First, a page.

Mother Katherine’s sermon preached on May 8, 2022

Posted by on Sun, May 8, 2022 in Easter, Sermons

The Fourth Sunday of Easter

May 8, 2022

Today is ‘Good Shepherd Sunday’ and our readings and collect all point us towards Jesus as that Shepherd, and the one from the Revelation to John goes a step beyond that, though it may sound confusing at first;

“…for the Lamb at the center of the throne will be their shepherd,
and he will guide them to springs of the water of life,
and God will wipe away every tear from their eyes.”  Rev 7:17

For John, Jesus is both Lamb of God, and our Good Shepherd, and it is only in John’s gospel and the Revelation to John that we find this. The latter is familiar through Jesus’ parables, teachings, through the psalms, and more. The Lamb of God takes its identity largely from Isaiah and numerous other scriptures as well, and John uses it to point to Jesus’ triumph over death; the lamb which was slain as a sacrifice — “all we like sheep have gone astray…” (Isa 53:6) did not end in death nor was the Lamb vanquished when the Archangel Michael and his Angels fought Satan; rather, “they have conquered him by the blood of the Lamb and by the word of their testimony…” (Rev 12:11). We also see Jesus as the Paschal Lamb, whose Passover story is told in Exodus.

I meander through these distinctions to remind us why we know Jesus as both to us. Today we focus on him as Shepherd, and in John’s gospel hear, “My sheep hear my voice. I know them, and they follow me.” That is what we celebrated yesterday and also back in the fall when members of St. Michael’s were Confirmed or Received by the bishop, who himself carrying a crozier as symbol of following the Good Shepherd and leading by his Way. To recognize our Shepherd’s voice and find that he knows us and loves us, inspires us to commit to following and claiming him ourselves, just as he claims us. 

Yesterday a strong contingent of St. Michael-ites gathered at our Cathedral for regional Confirmation by Bishop Greg. There were some 50 teens and adults Confirmed or Received, and our own Melanie Audette was among them! It was a glorious service and we took joy in the presence of the Spirit when the bishop laid hands on her and prayed. It was further good to see Tola as a chalice bearer there, Carol Chipman as an oblation bearer and our St. Michael’s banner proudly carried by Kelly and Ashlee Rabin. Earlier that morning Bishop Greg told a story given to him as advice that I thought appropriate for this morning too. 

Saint Hugh of Lincoln was a Benedictine and Carthusian monk and later bishop of Lincoln, though he was born as a French nobleman in 1140 ce. When he died in 1200 ce the story has it that the streets from London to Lincoln were lined by people of all ranks mourning his passing and wanting to watch him go by. The Kings of both England and Scotland took a turn in carrying his coffin. Here is the part Bishop Greg told. After Hugh died people posted a list of the reasons they had loved him, —and beloved he was. One line simply read “He never Confirmed on horseback.” Which is to say Hugh always insisted on dismounting from his horse to Confirm the children and others face to face, not from up high on the horse, but in the midst of the people no matter where he went. I came away thinking it was the 12th century version of the Shepherd from the first century. Although bishops no longer make visitations on horseback too often, the gist of the story was that even a bishop needed to find his own version of dismounting the horse and being present to those entrusted to him or her.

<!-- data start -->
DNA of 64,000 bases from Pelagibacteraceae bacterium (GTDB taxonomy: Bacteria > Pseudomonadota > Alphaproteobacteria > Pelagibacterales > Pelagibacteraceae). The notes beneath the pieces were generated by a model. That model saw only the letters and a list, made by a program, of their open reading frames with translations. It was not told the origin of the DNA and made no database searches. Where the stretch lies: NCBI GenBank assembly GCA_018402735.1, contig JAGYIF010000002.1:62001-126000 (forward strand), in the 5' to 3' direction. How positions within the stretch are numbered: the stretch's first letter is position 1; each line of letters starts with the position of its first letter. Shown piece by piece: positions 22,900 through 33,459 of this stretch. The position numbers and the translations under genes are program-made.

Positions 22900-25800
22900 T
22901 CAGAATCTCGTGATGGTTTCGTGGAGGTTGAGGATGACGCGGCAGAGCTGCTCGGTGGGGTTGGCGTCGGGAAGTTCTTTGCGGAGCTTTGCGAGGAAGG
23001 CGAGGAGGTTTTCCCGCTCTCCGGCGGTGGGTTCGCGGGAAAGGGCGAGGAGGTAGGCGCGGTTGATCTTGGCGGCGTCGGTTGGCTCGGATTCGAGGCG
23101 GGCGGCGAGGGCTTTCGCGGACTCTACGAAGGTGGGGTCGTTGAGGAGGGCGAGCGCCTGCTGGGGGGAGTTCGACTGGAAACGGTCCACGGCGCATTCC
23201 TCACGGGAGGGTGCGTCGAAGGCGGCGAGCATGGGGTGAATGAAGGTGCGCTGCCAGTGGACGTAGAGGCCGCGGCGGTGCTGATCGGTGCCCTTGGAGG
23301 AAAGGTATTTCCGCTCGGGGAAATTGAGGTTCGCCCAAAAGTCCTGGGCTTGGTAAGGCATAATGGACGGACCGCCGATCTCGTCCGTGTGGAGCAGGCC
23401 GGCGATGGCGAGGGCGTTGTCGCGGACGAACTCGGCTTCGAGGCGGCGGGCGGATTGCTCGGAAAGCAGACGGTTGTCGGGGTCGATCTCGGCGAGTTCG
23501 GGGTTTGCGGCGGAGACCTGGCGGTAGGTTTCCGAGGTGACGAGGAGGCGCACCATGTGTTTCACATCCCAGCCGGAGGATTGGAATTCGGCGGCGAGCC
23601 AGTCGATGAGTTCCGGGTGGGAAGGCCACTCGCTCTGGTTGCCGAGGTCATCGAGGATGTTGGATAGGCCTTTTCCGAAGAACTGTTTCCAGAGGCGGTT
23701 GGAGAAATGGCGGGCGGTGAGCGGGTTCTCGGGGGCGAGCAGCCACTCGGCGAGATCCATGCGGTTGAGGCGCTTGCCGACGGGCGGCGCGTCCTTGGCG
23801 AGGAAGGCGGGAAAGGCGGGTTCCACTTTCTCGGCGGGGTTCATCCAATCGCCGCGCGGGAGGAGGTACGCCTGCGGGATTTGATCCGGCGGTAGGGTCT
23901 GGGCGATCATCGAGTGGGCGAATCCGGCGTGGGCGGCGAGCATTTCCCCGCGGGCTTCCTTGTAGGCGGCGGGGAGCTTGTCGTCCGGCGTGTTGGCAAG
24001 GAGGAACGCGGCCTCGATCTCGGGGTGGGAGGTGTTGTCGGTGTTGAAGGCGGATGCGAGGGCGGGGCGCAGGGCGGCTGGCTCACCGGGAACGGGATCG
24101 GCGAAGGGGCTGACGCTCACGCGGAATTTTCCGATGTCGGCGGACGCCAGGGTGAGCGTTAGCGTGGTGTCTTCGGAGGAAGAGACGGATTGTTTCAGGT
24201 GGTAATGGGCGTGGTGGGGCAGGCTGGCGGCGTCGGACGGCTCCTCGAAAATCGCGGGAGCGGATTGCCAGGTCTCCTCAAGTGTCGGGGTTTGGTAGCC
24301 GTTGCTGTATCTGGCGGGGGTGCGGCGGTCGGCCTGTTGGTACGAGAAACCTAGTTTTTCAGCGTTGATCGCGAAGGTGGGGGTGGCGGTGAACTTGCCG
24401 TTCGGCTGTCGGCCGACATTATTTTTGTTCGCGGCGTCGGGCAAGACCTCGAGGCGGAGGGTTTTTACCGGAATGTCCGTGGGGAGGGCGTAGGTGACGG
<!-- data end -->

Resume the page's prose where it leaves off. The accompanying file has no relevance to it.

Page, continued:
Part of Bishop Greg’s way of being our symbolic shepherd is to take time to be fully present with each person, to pause, pray thoughtfully, and insist those gathered respect the Spirit’s presence in prayer with quiet. It’s his way of ‘dismounting’ to stand on sacred ground among those he serves, because Confirming one’s commitment to follow our Lord is not a drive-by sacrament!

Hugh’s tools were a horse and his monastic training in being a servant to others, his depth of connection with God, and his vision of the dignity and worth of all people, especially those on the margins of society. A shepherd’s tools were able feet to lead the flock, strong voice for them to hear and follow, a crook for rescuing a lamb or redirecting a recalcitrant one from time to time. Also his traveling cloak and a pouch of food perhaps. 

In our reading from the Acts of the Apostles, Peter’s raising of Dorcas (Tabitha in Aramaic) from death to life is Luke’s way of showing the world that Jesus’ ministry is not over, it did not ‘die with him,’ rather it lives on in the Apostles, here it’s seen in Peter, and now in us. He is carrying on the great Easter truth, that Christ is victorious over death and we are raised with him to eternal life. 

As Christians we are called to reveal this in our lives, to know our own present day version of the Good Shepherd’s tools, like listening for our shepherd’s voice, being genuine and fully present, caring for others. The Good Shepherd’s voice does not say, ‘Do each of these things well and then maybe you will be good enough, maybe you will earn the right to be in my flock.’ It says, ‘Beloved, you are mine already! No one can take you from me.’ It is a voice that calls us by name and claims us his own, now and in the life to come. 

Like Hugh of Lincoln we have tools like sharing in the Communion of Christ, renewing Baptismal vows, being Confirmed or Received, taking on a ministry that challenges us to be carrying out Jesus’ ministry and living as the Easter people, the Resurrection Church, we need to be. May we too find our way to get down from the horse and bear the love of Christ Jesus. Amen.

© 2022 The Rev. Katherine Sedwick. All rights reserved. Posted with permission.